What I learned buying a Lenovo T500 and hardware

The Lenovo T500 is one of the last Thinkpad models that don’t have reliance on Intel’s Management Engine. This was my main interest in buying this laptop. But buying this laptop required research.



There are three mPCIe slots available on this laptop. My T500 came with a half-length Intel-based wireless card present in the far-right slot, and had two antenna connection ports.

The objective for me was to find a new card. The important factor in choosing a card was that it supported the ath9k driver in Linux, as this is a completely-free and open-source driver without binary blobs, and is well-supported. Finding a list of cards that met this requirement was tricky, as there is no nicely laid-out list available for this.

I eventually was recommended the Atheros AR5BXB112 card, which uses the Atheros 9380 chipset. It supports both 2.4GHz and 5GHz bands and also 3×3 MIMO (3 antennas). The tricky part was figuring out if full-length mPCIe wireless cards were supported in this laptop, as most guides available on this recommend half-length cards. But the person who recommended me the AR5BXB112 card also mentioned they were using the full-length version, and after I bought it, I can confirm it fits and works nicely.

I’m using Coreboot on my T500, which doesn’t enforce a wireless card whitelist. I’m unsure if the AR5BXB112 card is supported on the stock Lenovo BIOS.



This was probably the most difficult purchase. Coreboot and Libreboot have a different manner on how they initialize RAM (raminit), and thus, have different compatibility with different memory modules that can differ from the manufacturer specifications.

I had no such luck in finding recommended Coreboot-compatible RAM for the T500, but eventually stumbled upon someone recommending the F3-8500CL7D-8GBSQ kit from G.SKILL for another Coreboot laptop. I can confirm this RAM kit works great, and G.SKILL is a memory brand I have good experience with.

I originally purchased a random unnamed memory kit that matched the specifications provided by Lenovo (PC3-8500 DDR3) which did not work.



Nothing inherently tricky with this. I chose the X9100 processor because of the price, and at the time of writing, I’m still waiting for it to arrive from China.

There is apparently a method for allowing quad-core processors to be used in the T500 involving a hardware modification to the CPU socket. I don’t believe I’ll be doing this.



Nothing tricky with this either. This laptop supports standard 2.5″ SATA drives, and I chose a SanDisk 120GB SSD (SDSSDA-120G-G27). Only SATA 3.0Gbps is supported on this motherboard, but that is still plenty fast enough with this SSD.

I have an interesting idea later on involving RAID0 and another SSD in the Ultrabay slot, but this is completely overkill and would only serve as a fun experiment.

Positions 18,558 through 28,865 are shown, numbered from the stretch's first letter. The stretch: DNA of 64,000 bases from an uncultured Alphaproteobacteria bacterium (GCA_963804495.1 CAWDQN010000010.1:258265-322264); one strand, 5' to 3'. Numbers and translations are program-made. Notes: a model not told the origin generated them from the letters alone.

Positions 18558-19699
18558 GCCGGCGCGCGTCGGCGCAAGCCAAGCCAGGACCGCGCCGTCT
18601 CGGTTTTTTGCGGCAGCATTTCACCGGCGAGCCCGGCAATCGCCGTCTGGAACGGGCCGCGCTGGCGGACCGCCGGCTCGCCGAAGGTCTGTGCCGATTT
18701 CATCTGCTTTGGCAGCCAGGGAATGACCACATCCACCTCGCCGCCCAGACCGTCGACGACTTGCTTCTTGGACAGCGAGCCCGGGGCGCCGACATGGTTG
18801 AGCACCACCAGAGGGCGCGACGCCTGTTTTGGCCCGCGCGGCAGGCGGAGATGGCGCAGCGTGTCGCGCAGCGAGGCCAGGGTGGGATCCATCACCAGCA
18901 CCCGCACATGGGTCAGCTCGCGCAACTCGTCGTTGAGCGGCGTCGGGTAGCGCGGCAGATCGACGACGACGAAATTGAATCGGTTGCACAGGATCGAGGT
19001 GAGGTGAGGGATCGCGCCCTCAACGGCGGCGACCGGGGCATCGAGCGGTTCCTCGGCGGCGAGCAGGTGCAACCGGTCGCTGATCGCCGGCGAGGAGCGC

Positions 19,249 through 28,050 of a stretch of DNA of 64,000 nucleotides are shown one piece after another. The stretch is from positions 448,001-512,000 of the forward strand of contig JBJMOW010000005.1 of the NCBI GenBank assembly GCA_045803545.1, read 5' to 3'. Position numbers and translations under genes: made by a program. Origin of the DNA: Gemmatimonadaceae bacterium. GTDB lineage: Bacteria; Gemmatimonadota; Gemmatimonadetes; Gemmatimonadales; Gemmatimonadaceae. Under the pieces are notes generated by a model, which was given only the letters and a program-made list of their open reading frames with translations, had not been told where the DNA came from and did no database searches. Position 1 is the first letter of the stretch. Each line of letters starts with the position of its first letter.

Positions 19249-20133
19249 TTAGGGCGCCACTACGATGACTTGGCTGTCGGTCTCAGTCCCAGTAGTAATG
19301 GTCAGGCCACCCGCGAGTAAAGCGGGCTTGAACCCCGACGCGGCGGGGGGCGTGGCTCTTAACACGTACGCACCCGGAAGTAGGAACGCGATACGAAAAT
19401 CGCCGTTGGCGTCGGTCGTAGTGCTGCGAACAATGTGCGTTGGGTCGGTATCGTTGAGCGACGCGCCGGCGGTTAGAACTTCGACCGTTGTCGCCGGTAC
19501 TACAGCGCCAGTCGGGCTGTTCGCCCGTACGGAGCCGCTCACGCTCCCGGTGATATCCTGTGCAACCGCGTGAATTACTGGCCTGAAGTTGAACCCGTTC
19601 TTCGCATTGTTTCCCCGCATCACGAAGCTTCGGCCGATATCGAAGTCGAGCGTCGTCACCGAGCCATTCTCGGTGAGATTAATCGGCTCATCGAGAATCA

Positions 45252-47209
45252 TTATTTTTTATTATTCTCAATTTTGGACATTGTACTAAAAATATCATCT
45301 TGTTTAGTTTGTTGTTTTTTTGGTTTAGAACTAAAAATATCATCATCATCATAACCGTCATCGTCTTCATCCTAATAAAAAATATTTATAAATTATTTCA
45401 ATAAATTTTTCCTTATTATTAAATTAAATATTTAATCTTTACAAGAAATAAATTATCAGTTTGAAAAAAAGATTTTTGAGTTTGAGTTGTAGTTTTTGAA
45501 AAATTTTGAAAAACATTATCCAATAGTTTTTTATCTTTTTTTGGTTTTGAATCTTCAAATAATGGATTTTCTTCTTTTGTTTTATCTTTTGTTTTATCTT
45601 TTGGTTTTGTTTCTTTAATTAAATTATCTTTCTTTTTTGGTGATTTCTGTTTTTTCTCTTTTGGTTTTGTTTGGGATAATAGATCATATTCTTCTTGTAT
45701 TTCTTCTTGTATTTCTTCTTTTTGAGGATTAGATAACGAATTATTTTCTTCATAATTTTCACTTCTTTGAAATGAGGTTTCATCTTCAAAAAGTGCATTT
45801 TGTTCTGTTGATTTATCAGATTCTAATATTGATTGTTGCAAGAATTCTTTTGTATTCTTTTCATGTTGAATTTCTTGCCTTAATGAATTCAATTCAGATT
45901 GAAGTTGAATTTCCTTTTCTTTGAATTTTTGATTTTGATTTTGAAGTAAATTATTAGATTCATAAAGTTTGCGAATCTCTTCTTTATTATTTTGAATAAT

Apparently some T500s can also come with a small 32GB Intel SSD in one of the mPCIe slots.



Finding an affordable (cheap) Lenovo OEM battery for a T500 doesn’t seem possible nowadays. There’s a lot of generic batteries available though, and as far as I’m concerned, are decent enough.

There are 6-cell and 9-cell batteries available. The 6-cell batteries fit the T500 perfectly without extending past the rear of the laptop. The 9-cell batteries extend a bit (possibly 2 inches) past the back of the laptop, but also have more capacity than 6-cell batteries.

I went with a 9-cell battery. Took half a month to travel across the US somehow. At max screen brightness, battery life with general web browsing seems to be around 3 hours, which is relatively decent. I will likely purchase a second battery in-case of long commutes.



Opposite of the battery, finding a cheap Lenovo OEM charger for a T500 isn’t too hard at all. There’s also generic chargers available.

90W chargers seem to be the best available for the T500. I ended up going for the OEM 90W (42T5000/92P1105) charger and have had no problems with it so far.



I figure I may as well invest in some nice new TrackPoints. I imagine there’s official OEM TrackPoints available, but I went with the cheapest 3-pack I could find, which look and fit just fine.

As I understand, there are different types of TrackPoints though, and some only fit newer ThinkPad keyboards. I haven’t done too much research into this.



The screens supported and available for a T500 definitely required a bit of research. As I understand, most of the screen choices are backlit with CCFL. But there is one screen officially supported with LED backlighting instead. Most random eBay sellers of the T500 don’t mention detailed specifics about this.

I received a T500 with a LED-backlit WXGA (1280×800) display, which I’m relatively content with.